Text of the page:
Vinland Saga takes place during a fascinating time in history. Part of the historical context for the anime is that it was during these years when the Vikings rapidly converted to Christianity. They came into contact with the religion through raids into the British Isles, and it was then that many converted to the faith, while at home, the religion had also taken hold. This movement of religion is represented in episode 11 of Vinland Saga, where Thorkell and his men, still mostly pagan, laugh at Christianity, represented by their hostage, the Prince Canute.
The initial conversation is sparked by talk of Christian (English) women. But the meaningless talks turns more significant as one soldier explains an obstacle to conversion:
“I don’t want to convert. If you’re Christian, they’re always telling you not to do this or that.”
The “rules” he refers to are still an obstacle to many, who see Christianity as too restrictive. We as Christians speak of freedom from sin, but those around us, just as Thorkell’s men do, want a freedom to sin. That would certainly be descriptive of me before coming to Christ (and too often even now, if I’m being honest). But really, the difficulty here is the same as it is with most—getting individuals to understand the depths of their sin and how wretched sin is. Without realizing that, there’s no desire for rescue, no need for grace, and no love for Christ. And so, without having affection for the Savior born out thankfulness, and indulging in a warrior lifestyle as part of a raiding party, the same soldier continues with the same irreverent tone:
“I saw a statue of the guy they worship in London. He looked so weak.”
The physically weak Christ, the suffering Jesus on the cross, the image of a “defeated” king, would of course be poorly received by a warrior people. That idea has always been difficult to accept for new learners of the faith, even for the first century Jews who assumed the Christ would be a conquering warrior, not a normal-looking man who would be executed by the Romans. But again, an understanding of grace becomes not only a comprehension of that “weakness,” but an admiration for it, a tearful desire to thank Jesus for his humility, and a motivation to be just the same.
Unfortunately, in practice, Christendom struggles with that last point. Pride is a terrible disease, and it leads us to choose our own paths rather than Christ’s. Even more appalling, pride has fueled us in creating a syncretic sort of faith in which we believe our actions are approved by Christ (rather than following him first and letting the actions flow from that belief), with many (people and institutions) believing that he’s speaking us to do this or that when it may run contrary to the Sermon on the Mount. It’s with this selfish pride that we approach relationships, politics, and life in general. Evangelicals have a bad name in America because so many follow their own paths and drag Christ along, rather than following wherever he leads. This approach demonstrates a lack of faith and the height of stupidity; We would rather lean on our weak frame rather than on the strong shoulders of Christ.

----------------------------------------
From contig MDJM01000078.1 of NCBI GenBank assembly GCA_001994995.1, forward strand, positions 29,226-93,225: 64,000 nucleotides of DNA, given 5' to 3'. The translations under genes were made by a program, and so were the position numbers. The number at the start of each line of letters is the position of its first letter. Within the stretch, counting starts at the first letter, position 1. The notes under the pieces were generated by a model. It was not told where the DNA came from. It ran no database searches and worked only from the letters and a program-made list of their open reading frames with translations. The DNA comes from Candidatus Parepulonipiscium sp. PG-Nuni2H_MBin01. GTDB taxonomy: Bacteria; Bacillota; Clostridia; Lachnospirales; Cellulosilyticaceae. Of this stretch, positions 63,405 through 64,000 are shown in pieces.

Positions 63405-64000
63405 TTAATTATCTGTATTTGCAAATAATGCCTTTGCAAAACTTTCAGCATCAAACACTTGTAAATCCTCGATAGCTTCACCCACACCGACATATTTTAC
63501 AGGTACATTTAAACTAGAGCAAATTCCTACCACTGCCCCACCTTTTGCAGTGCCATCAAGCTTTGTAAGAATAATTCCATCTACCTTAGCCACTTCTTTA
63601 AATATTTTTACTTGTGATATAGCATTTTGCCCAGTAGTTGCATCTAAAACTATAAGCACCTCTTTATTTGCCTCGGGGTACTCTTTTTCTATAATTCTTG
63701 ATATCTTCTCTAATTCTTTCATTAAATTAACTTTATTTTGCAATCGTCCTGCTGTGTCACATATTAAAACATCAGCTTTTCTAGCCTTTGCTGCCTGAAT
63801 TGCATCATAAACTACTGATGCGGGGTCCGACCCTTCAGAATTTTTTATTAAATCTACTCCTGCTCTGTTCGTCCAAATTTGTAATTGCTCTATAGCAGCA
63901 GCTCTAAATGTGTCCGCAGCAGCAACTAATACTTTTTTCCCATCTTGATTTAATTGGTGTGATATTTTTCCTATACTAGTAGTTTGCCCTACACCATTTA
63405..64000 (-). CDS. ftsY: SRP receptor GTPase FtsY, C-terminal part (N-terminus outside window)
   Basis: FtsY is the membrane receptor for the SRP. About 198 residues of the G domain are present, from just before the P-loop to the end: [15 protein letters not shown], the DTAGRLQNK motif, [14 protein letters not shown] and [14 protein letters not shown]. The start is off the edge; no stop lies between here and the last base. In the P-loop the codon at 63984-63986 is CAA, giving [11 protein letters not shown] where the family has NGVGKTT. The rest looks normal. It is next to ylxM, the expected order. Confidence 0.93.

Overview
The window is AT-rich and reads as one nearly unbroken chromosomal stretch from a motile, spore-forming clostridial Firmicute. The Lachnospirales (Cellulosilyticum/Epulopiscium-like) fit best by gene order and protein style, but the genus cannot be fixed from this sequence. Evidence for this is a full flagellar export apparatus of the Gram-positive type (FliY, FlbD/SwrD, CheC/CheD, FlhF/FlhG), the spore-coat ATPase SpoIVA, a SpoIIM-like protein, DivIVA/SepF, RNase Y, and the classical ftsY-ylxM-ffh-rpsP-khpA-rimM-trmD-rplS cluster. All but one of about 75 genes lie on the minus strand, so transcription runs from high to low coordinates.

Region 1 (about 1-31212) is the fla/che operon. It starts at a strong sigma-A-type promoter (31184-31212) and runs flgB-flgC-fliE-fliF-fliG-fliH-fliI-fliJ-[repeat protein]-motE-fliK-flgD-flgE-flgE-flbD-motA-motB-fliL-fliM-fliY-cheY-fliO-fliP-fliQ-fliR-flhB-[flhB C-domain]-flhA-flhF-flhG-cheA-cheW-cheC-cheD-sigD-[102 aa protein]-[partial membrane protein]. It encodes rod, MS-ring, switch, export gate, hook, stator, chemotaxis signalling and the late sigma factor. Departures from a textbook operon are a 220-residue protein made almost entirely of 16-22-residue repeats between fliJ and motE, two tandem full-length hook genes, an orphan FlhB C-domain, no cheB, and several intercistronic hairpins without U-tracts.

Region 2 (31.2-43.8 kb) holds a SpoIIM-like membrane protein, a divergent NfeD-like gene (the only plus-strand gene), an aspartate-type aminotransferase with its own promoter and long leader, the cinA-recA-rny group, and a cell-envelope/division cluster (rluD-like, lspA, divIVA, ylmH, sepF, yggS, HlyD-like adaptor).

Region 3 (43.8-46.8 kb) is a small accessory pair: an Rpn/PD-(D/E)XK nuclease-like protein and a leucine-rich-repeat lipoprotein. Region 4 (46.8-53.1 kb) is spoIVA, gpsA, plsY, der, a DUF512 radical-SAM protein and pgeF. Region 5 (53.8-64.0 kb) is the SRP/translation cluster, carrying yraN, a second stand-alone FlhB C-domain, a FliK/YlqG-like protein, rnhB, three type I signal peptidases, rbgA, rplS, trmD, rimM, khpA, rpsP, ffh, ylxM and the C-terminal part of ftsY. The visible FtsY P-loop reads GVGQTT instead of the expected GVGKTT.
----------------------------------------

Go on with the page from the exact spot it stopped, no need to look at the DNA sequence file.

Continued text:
The soldier in Vinland Saga goes on to say that Thor would “knock [Jesus] out with his hammer in an instant.” I can’t help but think that as we make “improvements” onto the gospel message, forgetting grace and mercy, that we’re in fact agreeing with this thousand-year-old pagan character’s assessment of the Savior.
Christ on the cross is apparently not strong enough. We, too, want a Thor to fight our battles, so we picket (or tweet), get into arguments about politics that don’t seem centered on Christ at all, and plunge into careers to make lots of money as if “Work hard, get an advanced degree, and make enough money to live a comfortable life (oh, and to give money to missions)” was an instruction he gave. We’re adding muscles to Christ’s frame, clothing him with Norse armor, and handing him Mjölnir to wield (he is worthy after all). There we go—just about perfect! Now he looks like the Christ we want.
It sounds silly, but it’s more than that. As we change who Christ is, as if he isn’t perfect already, we’re doing something terrible: We’re denying the power of Christ and of his wonderful grace. And while we don’t physically dress up an image of Jesus as Thor, doing it in our minds and by our actions is probably worse, as it reflects our heart condition and our relationship with him.
How vile. How distasteful. How unfortunate. And how very much the picture of the modern Christian.
Vinland Saga can be streamed on Amazon Prime.